Nicodemus is afraid to approach Jesus in the day time as others might see that he has sympathies for the message Jesus preaches and this will not endear him to his fellow pharisees and leading Jewish citizens of the day. Yet, the questions he has need answers so he takes the risk to approach Jesus and ask him. At least he has the courage to seek answers to his questions. Too often today when we do not understand a particular teaching in the Church we do not take the time and effort, and yes, even risk, to seek out a proper understanding in case it may have consequences for the way we live our fsaith and lives.

 

We hide behind the excuse of being unsure instead of ‘grasping the bull by the horns’ so to speak, and finding out the right answers. Aquinas tells us that if we are in this sort of indecision regarding a moral issue in our lives we should not act until we resolve the issue. And it is our moral and religious responsibility to resolve it as soon as possible by the requisite study and/or seeking guidance from those who can help us to understand the issue. Failure to do this means that we are acting in bad conscience and consequently we sin if the choice we make is incorrect precisely because we have failed to discern our choice properly. As a lawyer might say, this is similar to the adage that ignorance of the law is no excuse. That is, deliberate unsurety about an action is no excuse if that action is a sinful one.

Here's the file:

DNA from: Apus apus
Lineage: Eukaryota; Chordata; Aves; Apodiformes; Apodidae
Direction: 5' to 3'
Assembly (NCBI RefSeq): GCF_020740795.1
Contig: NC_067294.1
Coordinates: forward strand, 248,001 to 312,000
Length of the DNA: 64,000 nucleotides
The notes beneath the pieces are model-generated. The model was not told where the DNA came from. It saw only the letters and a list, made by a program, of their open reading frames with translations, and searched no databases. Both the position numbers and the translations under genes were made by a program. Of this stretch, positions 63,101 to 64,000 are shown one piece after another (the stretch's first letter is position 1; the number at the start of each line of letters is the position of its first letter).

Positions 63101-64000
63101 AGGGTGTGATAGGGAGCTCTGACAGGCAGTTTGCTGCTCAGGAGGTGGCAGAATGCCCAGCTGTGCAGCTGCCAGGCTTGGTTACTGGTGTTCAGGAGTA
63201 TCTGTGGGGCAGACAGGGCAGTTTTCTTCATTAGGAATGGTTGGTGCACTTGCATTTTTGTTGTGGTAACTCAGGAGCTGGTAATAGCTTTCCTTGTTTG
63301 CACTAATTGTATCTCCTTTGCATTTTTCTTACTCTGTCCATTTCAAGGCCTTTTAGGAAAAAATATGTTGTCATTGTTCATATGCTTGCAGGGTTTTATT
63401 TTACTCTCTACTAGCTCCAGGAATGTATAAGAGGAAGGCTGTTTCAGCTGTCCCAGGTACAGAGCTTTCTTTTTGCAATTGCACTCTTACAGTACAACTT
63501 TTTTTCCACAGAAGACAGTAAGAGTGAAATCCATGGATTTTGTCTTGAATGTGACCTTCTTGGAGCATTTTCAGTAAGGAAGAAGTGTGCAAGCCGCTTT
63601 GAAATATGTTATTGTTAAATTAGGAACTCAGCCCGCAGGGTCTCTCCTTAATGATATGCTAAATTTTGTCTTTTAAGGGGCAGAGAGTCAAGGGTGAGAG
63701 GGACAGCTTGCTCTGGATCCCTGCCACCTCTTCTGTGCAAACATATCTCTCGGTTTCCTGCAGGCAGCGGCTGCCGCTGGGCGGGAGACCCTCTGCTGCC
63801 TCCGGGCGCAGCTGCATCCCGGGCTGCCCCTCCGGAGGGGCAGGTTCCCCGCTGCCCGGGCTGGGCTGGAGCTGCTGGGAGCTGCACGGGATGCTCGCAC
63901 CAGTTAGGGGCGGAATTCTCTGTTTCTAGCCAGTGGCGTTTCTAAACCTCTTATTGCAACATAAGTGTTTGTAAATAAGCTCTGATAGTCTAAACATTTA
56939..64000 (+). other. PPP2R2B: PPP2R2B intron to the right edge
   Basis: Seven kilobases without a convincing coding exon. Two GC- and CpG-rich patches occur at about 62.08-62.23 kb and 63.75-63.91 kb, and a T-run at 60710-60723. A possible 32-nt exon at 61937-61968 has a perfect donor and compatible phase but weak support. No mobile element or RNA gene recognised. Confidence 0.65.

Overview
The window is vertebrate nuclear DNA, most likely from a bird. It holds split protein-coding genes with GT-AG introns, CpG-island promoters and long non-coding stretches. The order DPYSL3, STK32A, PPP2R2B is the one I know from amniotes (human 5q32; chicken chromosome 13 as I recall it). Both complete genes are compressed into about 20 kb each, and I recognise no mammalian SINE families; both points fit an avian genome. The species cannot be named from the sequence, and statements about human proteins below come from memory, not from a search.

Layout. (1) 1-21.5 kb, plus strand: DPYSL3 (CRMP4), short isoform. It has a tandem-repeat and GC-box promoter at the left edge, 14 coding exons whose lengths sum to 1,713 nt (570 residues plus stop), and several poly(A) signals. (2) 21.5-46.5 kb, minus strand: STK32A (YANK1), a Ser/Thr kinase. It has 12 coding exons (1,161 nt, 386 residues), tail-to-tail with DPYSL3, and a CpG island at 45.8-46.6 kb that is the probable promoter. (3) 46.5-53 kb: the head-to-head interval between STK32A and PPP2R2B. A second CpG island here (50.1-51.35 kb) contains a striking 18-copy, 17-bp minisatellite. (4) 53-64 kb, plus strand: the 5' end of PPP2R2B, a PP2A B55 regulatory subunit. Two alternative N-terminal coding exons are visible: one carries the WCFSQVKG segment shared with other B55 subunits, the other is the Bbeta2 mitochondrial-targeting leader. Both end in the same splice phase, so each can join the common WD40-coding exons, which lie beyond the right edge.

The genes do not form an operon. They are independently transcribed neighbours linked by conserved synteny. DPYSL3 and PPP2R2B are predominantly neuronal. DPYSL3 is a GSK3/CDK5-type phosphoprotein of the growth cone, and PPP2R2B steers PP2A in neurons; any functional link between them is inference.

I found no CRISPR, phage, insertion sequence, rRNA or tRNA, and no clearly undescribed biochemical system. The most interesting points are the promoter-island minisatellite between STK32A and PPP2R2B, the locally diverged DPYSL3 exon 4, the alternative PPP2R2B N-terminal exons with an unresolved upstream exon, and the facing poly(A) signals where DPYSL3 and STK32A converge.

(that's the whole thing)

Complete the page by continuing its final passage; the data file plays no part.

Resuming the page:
Nicodemus is not going to be found ignorant regarding his questions; he has enough courage to do something about hi ignorance and thus resolve his moral dilemma. I hope and pray that we all have the willingness and courage to do the same in our lives. It could be a matter of salvation that is at hand. For example, Catholic politicians who wilfully fail to uphold the moral teachings of the Church, particularly in a predominantly Catholic country, seriously endanger their salvation. They are guilty not just of personal sin but they endanger the conscience of less informed members of the faithful and woe to such people – it is better they be thrown into a lake with a millstone around their necks than to lead a ‘little one’ of God astray.

 

Are there any areas in my life where I am wilfully ignorant of the Church’s teaching and thus culpable for my actions in this regard?

 

Holy Spirit, lead me into the truth so that I will never wilfully act against my best judgment of a particular moral issue, being fully informed as to what the Church has to say on this issue.